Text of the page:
- In a new study released Tuesday, the Organization for Economic Cooperation and Development found that technology use could positively impact student learning, but only in moderation.
- Overexposure to technology at home and in classrooms was associated with lower educational outcomes and social isolation.
- The study was based on an assessment in 2012 that surveyed students on computer use and tracked their educational progress.
The findings are a note of caution in the education field’s enthusiastic adoption of technology in classrooms. But they are not an outright condemnation of it. The study did find that increased access to computers improved educational outcomes up to a certain point. But beyond that point (average and higher), computer use in school had negative impacts on academic achievement in reading, and any computer use seemed to have a negative impact on math and science scores.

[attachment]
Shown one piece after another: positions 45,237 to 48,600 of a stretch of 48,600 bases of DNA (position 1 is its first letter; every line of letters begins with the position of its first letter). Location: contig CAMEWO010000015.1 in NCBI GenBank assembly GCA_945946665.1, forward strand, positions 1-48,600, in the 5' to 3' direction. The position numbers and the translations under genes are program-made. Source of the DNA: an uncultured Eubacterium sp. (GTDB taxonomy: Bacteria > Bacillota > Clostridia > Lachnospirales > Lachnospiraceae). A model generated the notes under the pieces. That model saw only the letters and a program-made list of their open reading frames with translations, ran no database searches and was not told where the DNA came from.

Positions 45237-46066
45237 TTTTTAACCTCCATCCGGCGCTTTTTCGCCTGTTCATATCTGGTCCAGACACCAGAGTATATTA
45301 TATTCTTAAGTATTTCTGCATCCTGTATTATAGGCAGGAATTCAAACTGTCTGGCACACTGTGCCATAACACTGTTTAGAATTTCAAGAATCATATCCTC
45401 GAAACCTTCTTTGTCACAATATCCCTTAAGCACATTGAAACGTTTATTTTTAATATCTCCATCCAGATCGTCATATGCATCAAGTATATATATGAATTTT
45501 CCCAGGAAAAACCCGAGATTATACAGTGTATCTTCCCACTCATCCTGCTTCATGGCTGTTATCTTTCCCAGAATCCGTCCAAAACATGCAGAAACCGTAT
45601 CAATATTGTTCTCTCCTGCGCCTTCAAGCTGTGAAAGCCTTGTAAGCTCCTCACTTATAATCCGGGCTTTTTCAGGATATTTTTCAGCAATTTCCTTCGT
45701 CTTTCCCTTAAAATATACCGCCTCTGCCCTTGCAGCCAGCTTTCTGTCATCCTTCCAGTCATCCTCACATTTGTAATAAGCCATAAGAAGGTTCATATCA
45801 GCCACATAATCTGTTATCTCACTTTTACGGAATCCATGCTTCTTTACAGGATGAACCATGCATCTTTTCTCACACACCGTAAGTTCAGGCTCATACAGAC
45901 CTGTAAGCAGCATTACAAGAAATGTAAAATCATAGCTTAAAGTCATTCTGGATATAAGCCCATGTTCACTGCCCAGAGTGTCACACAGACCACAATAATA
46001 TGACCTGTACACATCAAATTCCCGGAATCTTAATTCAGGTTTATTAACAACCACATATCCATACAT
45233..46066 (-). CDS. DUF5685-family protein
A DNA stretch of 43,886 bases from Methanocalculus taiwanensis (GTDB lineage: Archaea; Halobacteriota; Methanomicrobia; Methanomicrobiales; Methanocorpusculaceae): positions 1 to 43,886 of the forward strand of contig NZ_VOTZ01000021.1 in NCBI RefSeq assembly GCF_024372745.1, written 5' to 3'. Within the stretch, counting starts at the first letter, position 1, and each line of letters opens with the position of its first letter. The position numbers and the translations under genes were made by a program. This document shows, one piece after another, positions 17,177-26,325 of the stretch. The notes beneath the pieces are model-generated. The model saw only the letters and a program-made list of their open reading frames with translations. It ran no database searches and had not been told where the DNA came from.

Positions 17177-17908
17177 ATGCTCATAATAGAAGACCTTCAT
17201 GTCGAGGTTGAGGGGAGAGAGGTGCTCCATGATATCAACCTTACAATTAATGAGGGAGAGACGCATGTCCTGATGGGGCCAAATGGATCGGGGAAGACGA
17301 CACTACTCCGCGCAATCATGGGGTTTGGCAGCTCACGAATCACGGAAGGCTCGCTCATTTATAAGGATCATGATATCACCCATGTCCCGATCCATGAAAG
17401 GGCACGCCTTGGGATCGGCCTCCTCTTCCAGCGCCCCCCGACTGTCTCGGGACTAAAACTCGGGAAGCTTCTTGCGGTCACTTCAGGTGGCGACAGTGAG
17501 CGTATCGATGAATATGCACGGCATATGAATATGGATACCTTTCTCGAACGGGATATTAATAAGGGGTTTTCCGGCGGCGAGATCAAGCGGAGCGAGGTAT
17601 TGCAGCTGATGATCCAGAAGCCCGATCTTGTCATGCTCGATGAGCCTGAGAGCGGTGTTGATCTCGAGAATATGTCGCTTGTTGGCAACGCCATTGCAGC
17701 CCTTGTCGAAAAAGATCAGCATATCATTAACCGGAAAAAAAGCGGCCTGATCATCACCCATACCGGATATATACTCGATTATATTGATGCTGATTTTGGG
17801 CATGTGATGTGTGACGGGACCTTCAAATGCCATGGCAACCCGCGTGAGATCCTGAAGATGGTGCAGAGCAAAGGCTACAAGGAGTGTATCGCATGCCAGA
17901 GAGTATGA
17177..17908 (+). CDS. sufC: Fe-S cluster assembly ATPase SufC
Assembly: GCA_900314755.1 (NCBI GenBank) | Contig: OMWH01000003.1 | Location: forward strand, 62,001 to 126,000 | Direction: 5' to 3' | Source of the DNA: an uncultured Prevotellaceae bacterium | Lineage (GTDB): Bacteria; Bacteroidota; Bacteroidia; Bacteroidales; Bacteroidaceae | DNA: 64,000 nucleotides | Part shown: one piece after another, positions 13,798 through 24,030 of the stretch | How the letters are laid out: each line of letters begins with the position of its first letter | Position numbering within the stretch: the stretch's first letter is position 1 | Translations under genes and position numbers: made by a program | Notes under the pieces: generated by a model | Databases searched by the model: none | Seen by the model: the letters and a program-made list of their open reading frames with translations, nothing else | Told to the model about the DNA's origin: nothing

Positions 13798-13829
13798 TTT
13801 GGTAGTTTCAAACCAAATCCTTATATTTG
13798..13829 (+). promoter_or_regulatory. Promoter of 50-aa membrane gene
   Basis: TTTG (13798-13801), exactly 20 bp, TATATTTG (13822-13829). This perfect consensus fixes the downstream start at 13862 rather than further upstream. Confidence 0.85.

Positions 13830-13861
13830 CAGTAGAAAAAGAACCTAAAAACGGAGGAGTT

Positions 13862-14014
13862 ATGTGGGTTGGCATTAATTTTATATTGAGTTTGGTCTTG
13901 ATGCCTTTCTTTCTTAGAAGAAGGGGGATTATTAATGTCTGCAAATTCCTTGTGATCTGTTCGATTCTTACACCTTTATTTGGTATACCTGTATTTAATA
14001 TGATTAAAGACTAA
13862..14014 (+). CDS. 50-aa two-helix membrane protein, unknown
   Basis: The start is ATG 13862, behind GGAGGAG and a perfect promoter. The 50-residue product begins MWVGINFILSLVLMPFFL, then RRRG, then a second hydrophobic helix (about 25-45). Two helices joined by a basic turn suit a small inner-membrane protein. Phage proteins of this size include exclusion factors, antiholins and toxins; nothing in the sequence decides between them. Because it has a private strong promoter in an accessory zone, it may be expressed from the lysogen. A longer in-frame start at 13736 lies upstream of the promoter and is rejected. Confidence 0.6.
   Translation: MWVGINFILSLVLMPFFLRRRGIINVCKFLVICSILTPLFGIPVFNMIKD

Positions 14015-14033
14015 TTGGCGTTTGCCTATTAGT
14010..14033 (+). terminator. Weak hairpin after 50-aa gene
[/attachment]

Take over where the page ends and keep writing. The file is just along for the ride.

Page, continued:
In fact, the study’s authors raised concerns that educators and supervisors have been grappling with recently: how to actually make tech-driven models work better than previous models.
“We have not yet become good enough at the kind of pedagogues that make the most of technology; that adding 21st century technologies to 20th century teaching practices will just dilute the effectiveness of teaching,” they wrote. “Despite considerable investments in computers, Internet connections and software for educational use, there is little solid evidence that greater computer use among students leads to better scores in mathematics and reading.”